Olympic badges

Games of the X Olympiad Los Angeles, USA, 1932

The X Olympiad in terms of organization and the number of records surpassed all previous Games, despite the fact that the number of participants was almost 2.5 times less than in Amsterdam – 1334 people from 37 countries. At the Games, 90 Olympic records were set, of which 18 exceeded world records. The United States sent the most representative team – 337 people, that is, almost a third of all participants.

The appearance of the award Olympic medals remained the same as in previous Games. The only new detail is the inscription on the front side: X-th OLYMPIAD LOS-ANGELES 1932 (X Olympiad, Los Angeles, 1932). The medals are minted in the USA in accordance with the rules of the Olympic Charter. In total, 120 gold, as many silver and bronze medals were made. The diameter of the award is 55.5 mm.

Designed by New York-based artist Giulio Chilenyi. On the front side – the athlete holds the Olympic banner, on which the inscription: X-th OLYMPIAD, 1932 (X Olympiad, 1932).

On the reverse side are two seated female figures representing the state of California and the city of Los Angeles. Between them is the coat of arms of the United States. On the left is a bouquet of poppies. One of the women holds an olive branch in her hand, the other a shield with the emblems of the state of California and the city of Los Angeles. At the top, a semicircular inscription: LOS-ANGELES CALIFORNIA (Los Angeles, California). Signature on the reverse side: KILENY (Kileni). A total of 1,500 commemorative medals were issued.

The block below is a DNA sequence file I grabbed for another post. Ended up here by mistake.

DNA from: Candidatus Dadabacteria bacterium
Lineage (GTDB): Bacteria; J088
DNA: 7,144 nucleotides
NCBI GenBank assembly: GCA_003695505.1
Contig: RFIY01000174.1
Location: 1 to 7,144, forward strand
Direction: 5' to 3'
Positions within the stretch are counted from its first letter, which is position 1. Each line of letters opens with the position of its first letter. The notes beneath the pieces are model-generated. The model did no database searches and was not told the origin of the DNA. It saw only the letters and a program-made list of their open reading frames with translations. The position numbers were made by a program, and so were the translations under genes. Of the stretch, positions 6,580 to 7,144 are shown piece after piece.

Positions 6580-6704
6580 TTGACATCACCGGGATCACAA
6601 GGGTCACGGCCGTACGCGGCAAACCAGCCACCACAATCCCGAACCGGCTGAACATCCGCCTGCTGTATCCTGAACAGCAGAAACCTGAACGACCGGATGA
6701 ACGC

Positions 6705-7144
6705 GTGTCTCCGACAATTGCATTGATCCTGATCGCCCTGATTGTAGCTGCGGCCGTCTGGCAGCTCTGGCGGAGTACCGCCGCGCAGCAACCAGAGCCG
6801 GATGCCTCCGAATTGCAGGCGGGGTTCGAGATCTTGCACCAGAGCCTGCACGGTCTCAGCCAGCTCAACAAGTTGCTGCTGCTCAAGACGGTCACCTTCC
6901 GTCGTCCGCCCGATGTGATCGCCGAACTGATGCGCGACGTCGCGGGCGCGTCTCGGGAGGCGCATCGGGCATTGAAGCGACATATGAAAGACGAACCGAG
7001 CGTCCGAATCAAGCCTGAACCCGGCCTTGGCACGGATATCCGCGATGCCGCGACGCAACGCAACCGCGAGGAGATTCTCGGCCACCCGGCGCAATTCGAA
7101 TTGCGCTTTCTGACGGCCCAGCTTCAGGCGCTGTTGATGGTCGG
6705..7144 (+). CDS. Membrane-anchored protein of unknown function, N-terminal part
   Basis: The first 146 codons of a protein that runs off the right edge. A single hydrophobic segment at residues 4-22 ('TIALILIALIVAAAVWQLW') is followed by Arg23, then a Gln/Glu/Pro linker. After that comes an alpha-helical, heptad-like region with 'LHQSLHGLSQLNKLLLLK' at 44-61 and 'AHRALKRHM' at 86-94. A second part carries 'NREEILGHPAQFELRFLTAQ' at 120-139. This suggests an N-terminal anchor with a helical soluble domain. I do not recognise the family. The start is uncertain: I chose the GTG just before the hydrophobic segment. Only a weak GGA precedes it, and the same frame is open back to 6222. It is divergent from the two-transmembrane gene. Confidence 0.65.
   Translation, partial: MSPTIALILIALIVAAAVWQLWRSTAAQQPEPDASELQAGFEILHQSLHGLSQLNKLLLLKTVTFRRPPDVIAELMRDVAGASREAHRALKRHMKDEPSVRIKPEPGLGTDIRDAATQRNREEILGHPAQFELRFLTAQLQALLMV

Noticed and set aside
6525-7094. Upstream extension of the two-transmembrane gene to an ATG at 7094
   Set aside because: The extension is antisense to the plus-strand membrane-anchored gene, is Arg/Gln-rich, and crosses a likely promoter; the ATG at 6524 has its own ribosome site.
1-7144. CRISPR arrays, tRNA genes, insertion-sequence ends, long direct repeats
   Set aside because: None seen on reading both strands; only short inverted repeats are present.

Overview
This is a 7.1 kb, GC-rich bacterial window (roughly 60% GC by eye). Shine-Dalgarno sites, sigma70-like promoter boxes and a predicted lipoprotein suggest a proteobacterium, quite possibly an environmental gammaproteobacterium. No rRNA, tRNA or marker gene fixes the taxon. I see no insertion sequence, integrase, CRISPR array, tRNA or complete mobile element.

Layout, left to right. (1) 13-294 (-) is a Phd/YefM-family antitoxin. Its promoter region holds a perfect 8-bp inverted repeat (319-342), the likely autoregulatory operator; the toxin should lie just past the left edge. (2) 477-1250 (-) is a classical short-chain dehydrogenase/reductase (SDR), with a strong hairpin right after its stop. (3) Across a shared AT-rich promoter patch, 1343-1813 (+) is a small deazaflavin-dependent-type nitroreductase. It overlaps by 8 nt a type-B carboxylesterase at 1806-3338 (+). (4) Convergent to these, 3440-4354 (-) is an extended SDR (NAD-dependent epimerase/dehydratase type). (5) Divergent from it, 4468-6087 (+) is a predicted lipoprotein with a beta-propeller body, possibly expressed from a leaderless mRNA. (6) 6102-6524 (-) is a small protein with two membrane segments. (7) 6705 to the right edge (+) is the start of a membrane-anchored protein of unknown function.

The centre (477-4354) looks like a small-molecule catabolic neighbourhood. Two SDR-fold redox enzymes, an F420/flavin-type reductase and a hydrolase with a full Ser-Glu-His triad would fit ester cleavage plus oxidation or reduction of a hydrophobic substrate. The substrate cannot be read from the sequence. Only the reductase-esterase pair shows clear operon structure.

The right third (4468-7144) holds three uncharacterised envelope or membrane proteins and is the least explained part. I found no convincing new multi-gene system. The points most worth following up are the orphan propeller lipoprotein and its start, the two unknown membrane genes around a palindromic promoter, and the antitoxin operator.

Regarding other Olympic souvenirs of the X Olympiad, we do not have detailed information.

There are three varieties of a small oval-shaped souvenir badge with the inscription: LOS-ANGELES 1932 (Los Angeles, 1932). The rarest of them is covered with white enamel and made of silver, as evidenced by the test on the reverse side. The badge was attached to the costume with a needle. A silver badge with dark blue enamel appears from time to time in numismatic shops and at auctions, while a bronze badge without enamel was produced in mass production and is not uncommon even today.

Collectors are familiar with a small oval-shaped copper commemorative medal issued in connection with the Los Angeles Games. On it is an image of the famous statue of the ancient Greek sculptor Myron “Discobolus” and the inscription: X-th OLYMPIAD 1932 LOS-ANGELES (X Olympiad, 1932, Los Angeles).

As in some previous Olympics, an art competition was organized in Los Angeles with the presentation of gold, silver and bronze medals on the topics: architecture, sculpture, literature, music, painting.

The official badges of the X Games served primarily to make the people involved in the Olympic program visible in the vast mass of the people. The experience of previous Games was used. Official badges differed in the color of the metal (gold, silver, bronze) and the ribbons attached to them.